FAQ about kids and money
Answers to frequently asked questions from parents
1. "Top money lesson to teach kids?"
Don't spend all your money
The top lesson to teach kids is to not spend all their money. Kids will quickly learn that money is for spending but we need to proactively teach them about saving money.
If we don’t teach kids to save then they will develop a strong spending habit which will be hard to break as they grow up and can lead to them overspending and going into debt (like so many adults today).
Saving a small amount each time they receive money will allow them to build their wealth. Those that save as kids are a lot more likely to save as adults and avoid many of the money mistakes that adults make.
If money is like a 'seed', investing is the act of planting the seed so it grows. Most people just store their seeds and never see them grow.
2. "How to teach kids to save?"
If money is like a 'seed', saving is the act of planting the seed so it grows.
Think of money like seeds
The easiest way is to get your kids to think of money like seeds. Their job is to plant (save) as many seeds as possible so they grow into a forest over time.
Also, get your kids to set mini-goals with their money. This could be saving up 4 weeks' worth of pocket money to buy something they really want. The key message is that they have to wait rather than being about to buy what they want straight away.
Teaching your kids to be patient with money is a superpower which will lead them to become financially healthy as they grow up.
3. "What age should I start giving pocket money?"
As young as 4 years old!
ids will form many of their money habits by the age of 7, so starting young makes sure you help them form good money habits.
It’s the money habits that they form that will determine their future financial wellbeing.
To see which money habits they should be forming, please see here
4. "How much pocket money should I give my kids?"
If you want a forest, you need to make sure you don't have just one tree, as a tree can die.
Increase by age and responsibility
Pocket money is a way to transfer spending and saving responsibilities to your kids.
Start small and say they will have to buy their own toys between their birthday and Christmas. They can then learn to save their pocket for extra toys. So decide what toys you feel they should be buying for their age and give them enough so they can afford it after, say, 6 weeks if they save.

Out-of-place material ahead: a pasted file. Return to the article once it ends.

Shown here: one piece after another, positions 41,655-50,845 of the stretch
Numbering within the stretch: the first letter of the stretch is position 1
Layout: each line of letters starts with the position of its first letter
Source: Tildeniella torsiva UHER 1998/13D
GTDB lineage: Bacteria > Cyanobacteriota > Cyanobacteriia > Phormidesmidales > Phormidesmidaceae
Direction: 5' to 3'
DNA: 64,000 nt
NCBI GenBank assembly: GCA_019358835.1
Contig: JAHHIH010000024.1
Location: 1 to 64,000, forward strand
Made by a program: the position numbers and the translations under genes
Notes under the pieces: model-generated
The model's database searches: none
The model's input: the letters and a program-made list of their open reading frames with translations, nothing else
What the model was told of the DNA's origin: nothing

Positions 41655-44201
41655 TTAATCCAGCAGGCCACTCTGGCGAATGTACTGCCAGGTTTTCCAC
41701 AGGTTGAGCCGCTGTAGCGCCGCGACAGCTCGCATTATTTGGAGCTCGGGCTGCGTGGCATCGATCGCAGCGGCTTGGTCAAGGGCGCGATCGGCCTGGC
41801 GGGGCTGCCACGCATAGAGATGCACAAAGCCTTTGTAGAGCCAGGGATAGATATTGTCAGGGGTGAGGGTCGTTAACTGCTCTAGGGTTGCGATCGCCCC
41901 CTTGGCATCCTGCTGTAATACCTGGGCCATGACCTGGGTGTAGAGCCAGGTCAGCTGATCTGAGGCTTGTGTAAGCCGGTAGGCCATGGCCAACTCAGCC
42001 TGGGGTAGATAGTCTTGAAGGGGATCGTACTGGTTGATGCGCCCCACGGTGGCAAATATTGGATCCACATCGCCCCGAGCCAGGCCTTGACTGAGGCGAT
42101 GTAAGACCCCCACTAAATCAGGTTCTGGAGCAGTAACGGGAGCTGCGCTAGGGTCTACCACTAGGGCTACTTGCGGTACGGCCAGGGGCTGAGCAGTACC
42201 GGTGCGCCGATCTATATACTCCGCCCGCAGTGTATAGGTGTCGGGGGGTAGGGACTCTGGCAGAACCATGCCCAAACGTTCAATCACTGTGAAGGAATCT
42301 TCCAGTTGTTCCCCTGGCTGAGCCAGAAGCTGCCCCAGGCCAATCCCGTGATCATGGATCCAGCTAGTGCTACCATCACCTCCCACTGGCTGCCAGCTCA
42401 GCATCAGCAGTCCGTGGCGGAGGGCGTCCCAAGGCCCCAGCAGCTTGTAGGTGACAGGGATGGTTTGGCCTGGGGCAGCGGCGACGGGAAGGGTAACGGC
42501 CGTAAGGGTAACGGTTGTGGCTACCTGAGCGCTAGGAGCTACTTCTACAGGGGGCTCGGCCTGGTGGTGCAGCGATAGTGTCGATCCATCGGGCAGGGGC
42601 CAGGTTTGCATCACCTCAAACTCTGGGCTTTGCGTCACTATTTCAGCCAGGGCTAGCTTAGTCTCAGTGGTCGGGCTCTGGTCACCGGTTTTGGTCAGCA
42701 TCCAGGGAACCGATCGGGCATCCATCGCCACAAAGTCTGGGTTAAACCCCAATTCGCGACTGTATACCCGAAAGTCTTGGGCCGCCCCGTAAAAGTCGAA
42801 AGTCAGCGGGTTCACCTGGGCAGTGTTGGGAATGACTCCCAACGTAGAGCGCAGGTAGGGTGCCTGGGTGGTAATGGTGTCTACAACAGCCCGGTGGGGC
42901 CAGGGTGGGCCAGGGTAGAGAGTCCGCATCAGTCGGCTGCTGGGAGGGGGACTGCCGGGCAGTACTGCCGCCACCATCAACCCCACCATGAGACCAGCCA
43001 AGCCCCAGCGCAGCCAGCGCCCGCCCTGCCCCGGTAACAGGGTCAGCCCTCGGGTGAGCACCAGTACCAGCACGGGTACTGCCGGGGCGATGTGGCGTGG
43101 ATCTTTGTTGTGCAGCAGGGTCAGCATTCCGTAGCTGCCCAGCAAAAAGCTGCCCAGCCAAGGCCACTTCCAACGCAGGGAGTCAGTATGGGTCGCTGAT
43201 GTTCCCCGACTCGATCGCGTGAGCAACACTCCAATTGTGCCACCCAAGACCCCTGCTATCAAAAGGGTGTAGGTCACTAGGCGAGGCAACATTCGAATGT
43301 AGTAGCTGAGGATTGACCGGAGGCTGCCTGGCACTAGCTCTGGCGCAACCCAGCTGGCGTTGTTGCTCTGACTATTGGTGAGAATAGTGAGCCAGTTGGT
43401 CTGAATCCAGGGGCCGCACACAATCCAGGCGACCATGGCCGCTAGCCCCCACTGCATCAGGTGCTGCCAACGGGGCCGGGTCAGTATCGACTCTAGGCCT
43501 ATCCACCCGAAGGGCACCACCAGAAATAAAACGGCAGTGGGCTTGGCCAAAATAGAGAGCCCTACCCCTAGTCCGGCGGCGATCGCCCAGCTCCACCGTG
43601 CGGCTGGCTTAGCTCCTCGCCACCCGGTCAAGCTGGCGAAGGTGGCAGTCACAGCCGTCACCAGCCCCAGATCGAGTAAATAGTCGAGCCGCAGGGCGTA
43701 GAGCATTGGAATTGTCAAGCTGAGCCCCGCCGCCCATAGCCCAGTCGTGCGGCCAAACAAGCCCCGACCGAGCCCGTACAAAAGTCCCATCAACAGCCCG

As they get older, give them more pocket money but make it clear you won't be paying for certain things anymore (they have to use their pocket money). This could be trips to the cinema with their friends. Or new clothes if they are teenagers.
By the time they are 16, they should be in control of most of their discretionary spending.
5. "How to I teach my kids to budget?"
A budget is a like a moat around your savings!
Budgeting is so important as it helps kids learn to delay their gratification. Start by getting them to budget their time. For example, you can limit them to a certain amount of screen time per day or week. They can decide when to use that but once it’s been used it’s gone. Whilst it can be hard for you when they reach their limit, it’s super important that you stick to it otherwise they learn that there is no downside to not budgeting.
Next is to get them to save up for something they want. If you give them pocket money (allowance), then they should set a goal and this will help them budget how much they can spend now versus save towards this goal.
To help visualise budgeting, I tell my daughters that a budget is like putting a moat around your savings. If you don’t have a budget then your savings are likely to be attacked by companies trying to get your money.
6. "Should I open a savings account for my kids?"
For a tree to grow, just leave it alone!
Yes! But an investment account is better.
Yes. This will allow them to see their money grow as they save.
If your kids are young (under 12 years old), then you should consider setting up an investment account for them. As they have many years before they become adults, this money has plenty of time to grow, even if the stock market falls in the short term.
For more information on investing, please see here